Economic Impact Of WellCare Purchase Unknown
Tampa-based WellCare Health Plans may soon merge with a St. Louis-based company to create one of the biggest insurers in the country.
But that means the loss of headquarters for one of the Tampa Bay area's top public companies.
Centene announced plans Wednesday to purchase WellCare for $17.3 billion.
It's uncertain at this time what will happen to the company's 4,500 Tampa-based employees, and exactly what the economic impact will be.
Alexis Muellner, the editor-in-chief of the Tampa Bay Business Journal, said local WellCare employees were shocked by the news.
"There is some anxiety and stress over the future of their jobs because there hasn't been a lot of detail about what happens to positions, especially in a merger, because sometimes, and oftentimes, there's redundancies,” Muellner said.
WellCare founder Kiran Patel told the Business Journal that he doesn't believe the merger will result in a big reduction in workforce.
Muellner said local economies want to grow companies that are tempting acquisition targets, but losing them has a impact, both economically and psychologically.
"Any loss of a headquarters company I don't think is a great big positive for us, Muellner said. “This is not an area with a huge amount of Fortune 500 companies compared to places like you'd see in the Midwest."
“We also take a lot of pride in our headquarter companies because those are corporate citizens that play a role as employers, and supporting community efforts, and also fostering job growth and talent retention that comes here to work and stay and root in and eventually start their own companies.”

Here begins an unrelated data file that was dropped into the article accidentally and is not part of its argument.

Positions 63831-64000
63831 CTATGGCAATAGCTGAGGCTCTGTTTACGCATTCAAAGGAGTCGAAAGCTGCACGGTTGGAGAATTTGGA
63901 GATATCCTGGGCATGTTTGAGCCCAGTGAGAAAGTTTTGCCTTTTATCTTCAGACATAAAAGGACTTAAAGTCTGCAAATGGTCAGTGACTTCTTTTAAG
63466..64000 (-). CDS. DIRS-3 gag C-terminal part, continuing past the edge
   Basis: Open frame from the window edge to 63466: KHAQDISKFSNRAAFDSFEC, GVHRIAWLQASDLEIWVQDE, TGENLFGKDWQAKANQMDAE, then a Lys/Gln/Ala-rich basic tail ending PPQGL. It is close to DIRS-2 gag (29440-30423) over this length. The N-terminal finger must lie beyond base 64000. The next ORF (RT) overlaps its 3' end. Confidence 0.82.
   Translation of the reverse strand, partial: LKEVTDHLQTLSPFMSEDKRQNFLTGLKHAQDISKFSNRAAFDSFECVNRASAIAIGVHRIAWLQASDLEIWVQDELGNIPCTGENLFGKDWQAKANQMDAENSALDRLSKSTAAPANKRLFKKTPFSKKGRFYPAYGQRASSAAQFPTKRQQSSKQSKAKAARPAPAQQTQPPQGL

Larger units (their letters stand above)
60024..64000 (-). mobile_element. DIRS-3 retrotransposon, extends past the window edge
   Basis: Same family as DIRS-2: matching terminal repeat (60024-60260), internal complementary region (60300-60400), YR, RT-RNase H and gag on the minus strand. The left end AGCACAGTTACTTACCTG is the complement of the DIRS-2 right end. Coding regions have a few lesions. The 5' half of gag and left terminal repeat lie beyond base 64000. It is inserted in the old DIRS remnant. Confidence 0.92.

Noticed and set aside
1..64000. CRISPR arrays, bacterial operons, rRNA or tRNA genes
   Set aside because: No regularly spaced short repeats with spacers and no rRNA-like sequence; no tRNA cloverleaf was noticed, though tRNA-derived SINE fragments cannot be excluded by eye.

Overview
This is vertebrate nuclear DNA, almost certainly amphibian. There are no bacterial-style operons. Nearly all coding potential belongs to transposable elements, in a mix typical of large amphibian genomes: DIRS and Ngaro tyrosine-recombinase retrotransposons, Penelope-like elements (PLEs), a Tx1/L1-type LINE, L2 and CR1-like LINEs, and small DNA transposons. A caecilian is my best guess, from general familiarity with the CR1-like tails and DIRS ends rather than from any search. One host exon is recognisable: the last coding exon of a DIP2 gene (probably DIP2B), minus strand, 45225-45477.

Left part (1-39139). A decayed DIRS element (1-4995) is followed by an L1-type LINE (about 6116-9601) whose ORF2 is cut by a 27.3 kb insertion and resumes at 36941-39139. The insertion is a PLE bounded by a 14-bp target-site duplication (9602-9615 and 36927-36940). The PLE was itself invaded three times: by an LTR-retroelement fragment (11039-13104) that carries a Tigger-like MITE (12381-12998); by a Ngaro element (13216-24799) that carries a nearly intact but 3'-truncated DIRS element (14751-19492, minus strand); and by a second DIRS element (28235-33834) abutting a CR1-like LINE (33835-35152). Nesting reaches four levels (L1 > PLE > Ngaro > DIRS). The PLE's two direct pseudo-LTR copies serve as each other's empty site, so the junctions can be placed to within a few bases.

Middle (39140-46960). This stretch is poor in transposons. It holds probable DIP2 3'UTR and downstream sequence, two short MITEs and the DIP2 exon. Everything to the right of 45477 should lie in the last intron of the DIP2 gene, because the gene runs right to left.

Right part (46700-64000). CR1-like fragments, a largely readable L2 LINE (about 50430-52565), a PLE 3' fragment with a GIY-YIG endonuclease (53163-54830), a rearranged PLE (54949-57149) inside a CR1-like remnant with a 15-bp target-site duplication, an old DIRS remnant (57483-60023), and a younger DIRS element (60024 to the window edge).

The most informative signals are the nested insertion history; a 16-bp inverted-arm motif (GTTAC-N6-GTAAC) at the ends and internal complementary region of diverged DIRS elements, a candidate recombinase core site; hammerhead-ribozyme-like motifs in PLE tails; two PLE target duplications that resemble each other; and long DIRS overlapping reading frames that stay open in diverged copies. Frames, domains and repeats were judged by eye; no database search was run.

Craig Richard, president and CEO, Tampa Hillsborough Economic Development Corporation said they’re ready to work with the merged company.
“We stand ready to work with WellCare executives to help mitigate any potential impact on their local workers. We look forward to getting to know the team at Centene and helping them get dialed into the Tampa community,” Richard said in statement to WUSF.
The Business Journal reports that the merger will not have any immediate changes in users' premium, benefits and network of providers.
The deal is expected to close in the first half of 2020, but needs approval from shareholders and regulators.
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